Global Economics

U.K. Economy Flirting With Recession


The British economy will struggle to avoid recession in 2009 as inflation remains above target and unemployment rises. Consumers will feel the squeeze

The economic slowdown is deepening and a slew of indicators published today point to falling confidence, contracting markets and gloomy predictions for recovery.

The UK economy will struggle to avoid recession in 2009 as inflation remains above target and unemployment rises, the Ernst & Young ITEM Club will predict today.

Consumers will feel the squeeze as the rising cost of credit repayment and essential spending on food and energy puts pressure on household budgets, forcing people to rein in spending after years of cheap borrowing, according to the ITEM summer forecast, which also predicts oil prices rising to $150 a barrel.

With credit markets still largely frozen, mortgage finance will remain restricted and house prices will fall further, ITEM said. Property prices will drop about 10 per cent this year and 6 per cent in 2009, with values outside London suffering worst. Volumes will fall about 35 per cent in 2008 with a knock-on effect on associated spending.

Peter Spencer, chief economist to the ITEM Club, said: "Both on the high street and in the housing market, it is going to get a great deal worse before it gets better.

"We have already seen a housing crisis that has morphed from a credit crunch to a general collapse in confidence as prices have tumbled. Our worry is that without the usual medication from the Bank of England, which would have nasty inflationary side effects in this environment, the consumer will follow suit, moving from their current state of denial into a state of despair."

But as consumer spending drops, the Bank of England will cut interest rates, perhaps as early as November. "The weakening economy should allow the Bank to cut rates this winter without running the risk of inflationary second-round effects," Mr Spencer said. "We expect interest rates to fall to 4 per cent by the end of 2009."

It is not only consumers that are succumbing to the falling confidence that started with last year's crisis in the banking sector. British business confidence has slumped to the lowest point since the recession of the early 1990s, according to the Lloyds TSB Business in Britain survey for July. The balance of firms expecting better, rather than worse, activity in the next six months fell sharply to minus 8 per cent, from 18 per cent in January. The slump in morale reflects companies' experience in the first half of the year when a balance of just 6 per cent had rising sales.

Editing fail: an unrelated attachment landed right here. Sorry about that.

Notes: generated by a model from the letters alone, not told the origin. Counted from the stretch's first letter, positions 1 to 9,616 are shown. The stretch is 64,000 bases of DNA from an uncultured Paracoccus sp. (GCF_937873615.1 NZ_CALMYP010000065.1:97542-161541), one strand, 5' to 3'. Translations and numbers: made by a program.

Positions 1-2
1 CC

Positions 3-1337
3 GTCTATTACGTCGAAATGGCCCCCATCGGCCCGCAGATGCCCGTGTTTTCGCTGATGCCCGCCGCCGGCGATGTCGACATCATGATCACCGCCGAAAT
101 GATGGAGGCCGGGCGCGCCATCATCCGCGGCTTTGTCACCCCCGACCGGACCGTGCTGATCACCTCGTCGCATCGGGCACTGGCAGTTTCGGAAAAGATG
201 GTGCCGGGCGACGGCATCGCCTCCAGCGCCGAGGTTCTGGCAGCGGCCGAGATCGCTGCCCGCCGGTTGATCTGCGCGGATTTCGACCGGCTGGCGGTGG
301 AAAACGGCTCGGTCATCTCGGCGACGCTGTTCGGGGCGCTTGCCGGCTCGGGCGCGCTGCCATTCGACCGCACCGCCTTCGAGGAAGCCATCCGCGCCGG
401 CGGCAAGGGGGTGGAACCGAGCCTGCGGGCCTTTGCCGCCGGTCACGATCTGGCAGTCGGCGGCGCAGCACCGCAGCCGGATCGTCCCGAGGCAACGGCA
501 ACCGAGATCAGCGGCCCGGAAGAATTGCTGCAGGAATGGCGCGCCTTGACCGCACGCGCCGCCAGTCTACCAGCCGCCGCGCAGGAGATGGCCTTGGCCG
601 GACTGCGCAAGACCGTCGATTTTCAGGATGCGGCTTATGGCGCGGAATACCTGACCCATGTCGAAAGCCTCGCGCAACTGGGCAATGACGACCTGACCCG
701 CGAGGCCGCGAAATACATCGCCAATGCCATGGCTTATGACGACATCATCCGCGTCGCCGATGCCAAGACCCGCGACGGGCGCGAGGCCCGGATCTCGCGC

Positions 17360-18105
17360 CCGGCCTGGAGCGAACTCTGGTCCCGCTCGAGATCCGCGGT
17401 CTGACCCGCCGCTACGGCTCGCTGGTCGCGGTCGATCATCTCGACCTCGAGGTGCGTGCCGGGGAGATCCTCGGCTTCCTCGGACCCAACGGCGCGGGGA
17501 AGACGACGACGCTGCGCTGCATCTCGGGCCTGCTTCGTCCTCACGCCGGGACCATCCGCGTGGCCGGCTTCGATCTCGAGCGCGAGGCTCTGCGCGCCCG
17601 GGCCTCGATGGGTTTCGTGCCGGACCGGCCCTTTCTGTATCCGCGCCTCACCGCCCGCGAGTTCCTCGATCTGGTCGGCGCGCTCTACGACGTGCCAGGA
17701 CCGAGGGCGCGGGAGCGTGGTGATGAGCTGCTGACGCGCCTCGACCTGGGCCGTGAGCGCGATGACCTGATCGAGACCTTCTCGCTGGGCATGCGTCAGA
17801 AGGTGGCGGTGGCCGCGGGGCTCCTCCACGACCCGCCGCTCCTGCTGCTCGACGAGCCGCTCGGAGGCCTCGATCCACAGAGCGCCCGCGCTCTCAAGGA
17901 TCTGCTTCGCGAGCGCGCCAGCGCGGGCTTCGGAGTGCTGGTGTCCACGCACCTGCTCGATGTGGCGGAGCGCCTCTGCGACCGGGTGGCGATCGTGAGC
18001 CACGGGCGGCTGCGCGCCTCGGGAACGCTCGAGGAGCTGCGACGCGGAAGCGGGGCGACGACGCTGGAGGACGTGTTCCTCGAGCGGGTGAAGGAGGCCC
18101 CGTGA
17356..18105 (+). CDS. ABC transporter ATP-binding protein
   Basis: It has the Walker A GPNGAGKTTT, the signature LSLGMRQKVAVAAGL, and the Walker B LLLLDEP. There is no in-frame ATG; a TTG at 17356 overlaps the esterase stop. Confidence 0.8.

The balance expecting higher order book levels slumped to zero from 22 per cent six months earlier. Just 2 per cent predict higher sales, down from 28 per cent, and profit expectations have dropped to minus 25 per cent from 4 per cent—the biggest half-year decline recorded.

Such apprehension is having a tangible effect. Not only is merger and acquisition (M&A) activity already falling at its fastest rate since the dotcom crash, slipping from a high of 607 takeovers in the second quarter of 2007 to just 398 in the same period of this year. But it will continue to fall for another nine quarters, according to analyst by accountancy group Grant Thornton.

David Brooks, the head of M&A at Grant Thornton, said: "If present conditions continue, it could take some years to climb back to the M&A peaks we saw midway through last year, as it did after what was a comparatively mild economic shock post dotcom. Unfortunately, it seems increasingly likely this is best-case scenario, and recovery could take even longer this time."

Relief could come from foreign takeovers of UK companies, which have held fairly steady. Overseas companies took advantage of Britain's relaxed approach to foreign ownership with £29bn of deals in the first half and Santander's bid for Alliance & Leicester is one of a number of big deals in the pipeline.

Globalisation may also act as a cushion. "The developing world is cash-rich and looking to spend, and the UK is putting a for-sale sign in the window, so expect more big-ticket acquisitions by foreign companies to be announced in the coming months," Mr Brooks said.

The pain in the property market also shows little sign of abating. Rightmove, the property website, will say today that average asking prices dropped by more than £4,000, or 1.8 per cent, in the past month alone.

The average property in England and Wales is now worth £235,219—2 per cent less than it was last year. Not only are new instructions to estate agents down by 20 per cent year on year, but properties that are on the market are not selling. Agents have an average of 77 unsold homes on their books, the sixth consecutive monthly rise.

Provided by The Independent—from London, for Independent minds

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